Editorial: Few surprises in local elections | June 15, 2012 | Mountain View Voice | Mountain View Online |

Mountain View Voice

Opinion - June 15, 2012

Editorial: Few surprises in local elections

Despite the implementation of a new primary system that did away with party designations and simply awarded the two top finishers a run-off slot, there were few surprises for Mountain View voters in last week's election.

Not unexpectedly, the city's big winner was passage of Measure G, the $198 million in school bonds for the Mountain View Whisman district, which won approval from 66 percent of the voters, far more than the 55 percent needed. Only a small percentage of property owners were put off by the cost of the bonds, which at $30 per $100,000 of assessed valuation will cost about $150 a year for a home assessed at $500,000.

It was the second time in four years that local property owners stepped up to support Mountain View Whisman. In 2008 a parcel tax that ranges from $150 to $1,000 depending on the size of a property passed by nearly 80 percent of the vote. The eight-year tax will expire in 2017, long before the bond issue, which will continue for 25 years.

Outside the school bonds, the most interest here was the race for state Senate in District 13, pitting former mayor and state Assembly member Sally Lieber against Jerry Hill, an Assembly member representing San Bruno. The two, both Democrats, finished far in front of the four-person field that also included Democrat Chris Chiang and Libertarian John Webster, who did not mount strong campaigns. Hill ran strong in San Mateo County, his home territory, after mounting an aggressive campaign. He picked up 51 percent of the votes as well as a wide range of financial support from unions and many other interest groups, raising more than $500,000 since the first of the year. Hill has been actively seeking strong measures to censure P&E for its role in the 2010 gas pipeline explosion in San Bruno.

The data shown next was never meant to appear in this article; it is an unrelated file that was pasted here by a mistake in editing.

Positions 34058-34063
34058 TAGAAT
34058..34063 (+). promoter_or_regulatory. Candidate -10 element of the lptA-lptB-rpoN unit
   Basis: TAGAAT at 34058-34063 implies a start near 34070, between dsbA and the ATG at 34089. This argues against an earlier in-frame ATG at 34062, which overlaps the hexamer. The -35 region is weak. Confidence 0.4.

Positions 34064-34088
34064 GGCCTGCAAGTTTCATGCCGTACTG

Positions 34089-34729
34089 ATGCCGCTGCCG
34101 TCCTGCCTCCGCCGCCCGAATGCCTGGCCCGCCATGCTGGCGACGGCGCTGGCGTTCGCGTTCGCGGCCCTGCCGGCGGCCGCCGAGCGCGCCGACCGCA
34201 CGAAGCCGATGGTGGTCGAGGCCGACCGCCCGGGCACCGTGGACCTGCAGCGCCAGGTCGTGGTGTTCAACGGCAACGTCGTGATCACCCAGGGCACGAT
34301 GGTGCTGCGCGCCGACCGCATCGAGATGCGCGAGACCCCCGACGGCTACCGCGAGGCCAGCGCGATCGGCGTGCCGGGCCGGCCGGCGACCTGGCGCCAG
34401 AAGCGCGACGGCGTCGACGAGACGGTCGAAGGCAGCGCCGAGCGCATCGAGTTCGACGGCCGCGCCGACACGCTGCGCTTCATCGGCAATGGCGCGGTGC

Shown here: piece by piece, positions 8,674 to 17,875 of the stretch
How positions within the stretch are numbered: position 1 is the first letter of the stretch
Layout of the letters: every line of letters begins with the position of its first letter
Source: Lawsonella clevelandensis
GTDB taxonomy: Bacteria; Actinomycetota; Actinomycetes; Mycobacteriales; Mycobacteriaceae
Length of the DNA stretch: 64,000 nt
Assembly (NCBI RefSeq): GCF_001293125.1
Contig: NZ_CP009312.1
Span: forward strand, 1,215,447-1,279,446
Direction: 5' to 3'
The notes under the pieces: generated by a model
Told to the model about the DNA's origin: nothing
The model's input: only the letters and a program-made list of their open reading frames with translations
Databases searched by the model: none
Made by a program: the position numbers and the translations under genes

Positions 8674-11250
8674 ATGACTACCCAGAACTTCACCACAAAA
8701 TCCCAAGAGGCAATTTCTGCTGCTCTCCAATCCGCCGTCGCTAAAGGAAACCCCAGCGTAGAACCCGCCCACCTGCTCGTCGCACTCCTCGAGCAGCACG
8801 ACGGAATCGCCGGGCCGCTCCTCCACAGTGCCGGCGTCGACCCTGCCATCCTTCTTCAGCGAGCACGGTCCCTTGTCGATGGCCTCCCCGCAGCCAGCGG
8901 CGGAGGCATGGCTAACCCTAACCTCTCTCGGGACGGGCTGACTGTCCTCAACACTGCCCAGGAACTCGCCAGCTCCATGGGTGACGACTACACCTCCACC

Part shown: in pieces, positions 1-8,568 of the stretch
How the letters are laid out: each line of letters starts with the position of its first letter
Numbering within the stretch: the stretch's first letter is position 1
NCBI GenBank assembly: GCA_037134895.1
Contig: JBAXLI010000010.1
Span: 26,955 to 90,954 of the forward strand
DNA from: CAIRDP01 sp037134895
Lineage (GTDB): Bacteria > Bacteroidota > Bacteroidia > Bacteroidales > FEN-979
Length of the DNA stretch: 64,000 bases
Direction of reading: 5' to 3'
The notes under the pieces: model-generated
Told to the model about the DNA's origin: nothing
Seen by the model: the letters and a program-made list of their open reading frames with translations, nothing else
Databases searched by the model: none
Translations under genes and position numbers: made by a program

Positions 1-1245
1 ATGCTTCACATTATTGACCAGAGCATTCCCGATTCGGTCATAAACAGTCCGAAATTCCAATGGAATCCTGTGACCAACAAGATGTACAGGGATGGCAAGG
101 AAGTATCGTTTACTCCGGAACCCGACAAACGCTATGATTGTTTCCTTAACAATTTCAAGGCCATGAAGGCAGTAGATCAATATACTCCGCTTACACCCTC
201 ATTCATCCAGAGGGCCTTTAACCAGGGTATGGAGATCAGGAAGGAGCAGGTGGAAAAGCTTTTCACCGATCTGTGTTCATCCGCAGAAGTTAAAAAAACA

Lieber, who trails Hill in fund-raising, nevertheless has saved more than $200,000, including $100,000 of her own money, to spend during the run-up to the general election. She considers herself a maverick, who supports environmental causes and women's rights.

In the finale for the state Assembly race, voters will see a two-part match-up pitting incumbent Democrat Rich Gordon against Republican Chengzhi "George" Yang, who like Gordon, is a Menlo Park resident. Gordon, with 56.1 percent of the vote, easily outdistanced Yang, who finished with just under 30 percent. Gordon currently represents District 21, which includes Menlo Park, Atherton, Woodside, Portola Valley, East Palo Alto and Palo Alto. With redistricting, District 21 will become part of a reshaped District 24, adding Mountain View, Sunnyvale and most of the San Mateo County coastside from El Granada south.

Perhaps the easiest race to predict was termed-out state Sen. Joe Simitian's run for county supervisor in District 5, to replace Liz Kniss, who is also termed out. Simitian, who served in many elected positions in Palo Alto over the years, easily prevailed over two opponents, winning 57 percent of the vote and avoiding a run-off.

Lieber, who lives in Mountain View, has plenty of work ahead of her as she attempts to overcome Hill's substantial margin of victory in the primary.

In an election night interview, Lieber said, "Our goal has been to be in the runoff and to be able to save as much as possible. All I ask for is a chance to campaign for the next five months."


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